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Office Food Halls to Be Born Again Among the Ashes

The restaurant industry is a battlefield, the fallen strewn out in every direction with boarded up windows and closed signs for all to see. Lockdowns, capacity limits, and shrinking demand has hit owners hard. Few have been hit as hard as those operating in office food halls or food courts, relying on demand from office workers who aren’t there. Food halls may have been the first casualties of the pandemic, but they’ll be the first to be reborn when this is all over. 

Before the pandemic ‘food hall’ was an amenity that commercial offices were smitten with. Taking a page out of Silicon Valley’s playbook, where tech companies are known for providing free meals from trained chefs as a way to attract and retain talent, landlords all across the country were courting chefs, restaurants, and eateries to create the perfect lunchtime locale. A study by US-based office furniture maker Steelcase found 61 percent of offices in the United States have some form of a cafeteria or local eatery on site. Workplace experts know that work doesn’t stop at lunch, often a good bite to eat and informal conversations among co-workers can spark new ideas and lines of collaboration. For many employees, an on-site coffee shop, cafe, or eatery is the perfect place to meet with colleagues or get a little extra work done on your break. The pandemic has put all that at risk. 

At Greenway Plaza, Houston’s largest office complex, totaling more than 4.4 million square feet, Parkway Properties has been carefully curating food tenants at its underground foodcourt ‘The Hub’ since acquiring the property in 2016. Spots like Burger-Chan and Feges Barbecue established themselves as award-winning eateries, being singled out by renowned local food critics as exceptional eateries. They went from serving thousands of customers to a few dozen.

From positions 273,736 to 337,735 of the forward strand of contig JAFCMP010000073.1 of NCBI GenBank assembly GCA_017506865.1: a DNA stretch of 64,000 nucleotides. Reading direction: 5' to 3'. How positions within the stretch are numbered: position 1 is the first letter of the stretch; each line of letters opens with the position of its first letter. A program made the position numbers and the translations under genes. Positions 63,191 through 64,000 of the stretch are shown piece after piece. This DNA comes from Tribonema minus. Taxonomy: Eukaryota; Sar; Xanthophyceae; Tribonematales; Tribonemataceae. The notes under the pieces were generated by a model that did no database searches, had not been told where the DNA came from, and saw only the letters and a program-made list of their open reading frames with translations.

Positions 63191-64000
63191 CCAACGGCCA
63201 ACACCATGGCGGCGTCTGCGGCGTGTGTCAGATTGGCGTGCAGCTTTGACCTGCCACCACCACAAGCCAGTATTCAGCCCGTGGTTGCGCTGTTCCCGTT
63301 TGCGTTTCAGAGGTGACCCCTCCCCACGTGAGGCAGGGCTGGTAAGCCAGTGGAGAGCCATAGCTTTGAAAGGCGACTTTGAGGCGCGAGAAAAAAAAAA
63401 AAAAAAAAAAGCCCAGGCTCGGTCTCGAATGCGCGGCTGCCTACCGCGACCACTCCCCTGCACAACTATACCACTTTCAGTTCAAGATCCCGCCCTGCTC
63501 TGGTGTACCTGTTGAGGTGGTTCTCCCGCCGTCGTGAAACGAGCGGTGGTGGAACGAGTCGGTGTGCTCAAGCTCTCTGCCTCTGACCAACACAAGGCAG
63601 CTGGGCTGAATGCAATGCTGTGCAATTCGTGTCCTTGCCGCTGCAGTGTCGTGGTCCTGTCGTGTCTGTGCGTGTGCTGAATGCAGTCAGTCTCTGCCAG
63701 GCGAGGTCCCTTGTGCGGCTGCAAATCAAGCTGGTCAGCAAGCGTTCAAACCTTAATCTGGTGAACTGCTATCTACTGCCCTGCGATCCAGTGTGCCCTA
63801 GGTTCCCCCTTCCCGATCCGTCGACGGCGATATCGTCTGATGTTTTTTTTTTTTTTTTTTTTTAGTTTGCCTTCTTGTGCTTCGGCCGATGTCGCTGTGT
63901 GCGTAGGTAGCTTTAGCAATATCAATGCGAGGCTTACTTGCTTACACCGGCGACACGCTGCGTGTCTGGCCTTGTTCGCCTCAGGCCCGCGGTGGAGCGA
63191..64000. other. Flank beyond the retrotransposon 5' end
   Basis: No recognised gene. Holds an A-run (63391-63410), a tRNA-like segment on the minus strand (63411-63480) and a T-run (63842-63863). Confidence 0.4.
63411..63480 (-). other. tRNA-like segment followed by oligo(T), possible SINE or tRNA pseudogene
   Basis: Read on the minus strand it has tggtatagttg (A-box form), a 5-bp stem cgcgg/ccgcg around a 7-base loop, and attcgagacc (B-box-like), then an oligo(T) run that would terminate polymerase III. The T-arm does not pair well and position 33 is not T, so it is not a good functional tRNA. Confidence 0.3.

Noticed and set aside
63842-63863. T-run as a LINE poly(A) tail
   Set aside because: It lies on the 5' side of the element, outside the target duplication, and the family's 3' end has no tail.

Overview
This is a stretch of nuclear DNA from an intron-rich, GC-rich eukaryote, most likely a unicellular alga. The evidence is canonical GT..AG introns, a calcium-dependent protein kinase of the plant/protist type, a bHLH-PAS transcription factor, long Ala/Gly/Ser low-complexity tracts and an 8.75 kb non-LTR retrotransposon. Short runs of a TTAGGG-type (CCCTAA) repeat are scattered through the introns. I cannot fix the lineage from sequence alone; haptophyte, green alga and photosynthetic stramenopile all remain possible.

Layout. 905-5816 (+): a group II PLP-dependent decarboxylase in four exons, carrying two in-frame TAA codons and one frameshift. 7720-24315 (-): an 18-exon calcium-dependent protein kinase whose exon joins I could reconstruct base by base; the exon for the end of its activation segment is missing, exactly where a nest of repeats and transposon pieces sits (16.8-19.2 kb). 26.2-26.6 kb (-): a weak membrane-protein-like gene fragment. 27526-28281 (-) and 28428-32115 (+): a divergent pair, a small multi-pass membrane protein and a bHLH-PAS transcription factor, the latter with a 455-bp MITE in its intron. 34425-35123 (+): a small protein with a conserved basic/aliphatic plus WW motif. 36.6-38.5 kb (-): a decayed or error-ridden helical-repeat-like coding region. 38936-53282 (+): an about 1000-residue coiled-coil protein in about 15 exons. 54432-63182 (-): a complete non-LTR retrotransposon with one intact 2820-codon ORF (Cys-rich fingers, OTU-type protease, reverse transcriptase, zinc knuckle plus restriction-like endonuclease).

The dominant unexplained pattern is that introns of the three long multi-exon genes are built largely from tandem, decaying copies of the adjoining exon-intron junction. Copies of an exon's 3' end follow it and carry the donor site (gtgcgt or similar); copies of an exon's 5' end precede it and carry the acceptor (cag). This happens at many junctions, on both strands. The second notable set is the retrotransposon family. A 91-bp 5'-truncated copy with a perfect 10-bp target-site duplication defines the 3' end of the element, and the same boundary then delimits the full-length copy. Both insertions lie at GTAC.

“Everything came to a grinding halt in the course of 24 hours,” Feges Barbecue co-founder Erin Smith told Eater Houston. “People were very aware of what was happening, and when Judge Hidalgo issued the ‘stay home, work safe’ order on March 17, our workforce went to zero overnight. The office building was closed, the doors were locked, and nobody was here.” 

For many businesses operating a food establishment in an office food court, takeout and curbside isn’t an option for survival. Even if customers have access or restaurants have access to the curb, few people are thinking of an office food court as a dining destination. Parkway Properties worked with its food tenants, offering rent abatement and devising ways to bring in new customers. It wasn’t enough to save Burger-Chan, which closed its Greenway Location last year, now operating as a cloud kitchen via delivery or pickup. Feges has been scrapping by, buoyed by a second free-standing location, working twice as hard to make a fraction of the profit. 

Their story is playing out in food halls and food courts across America.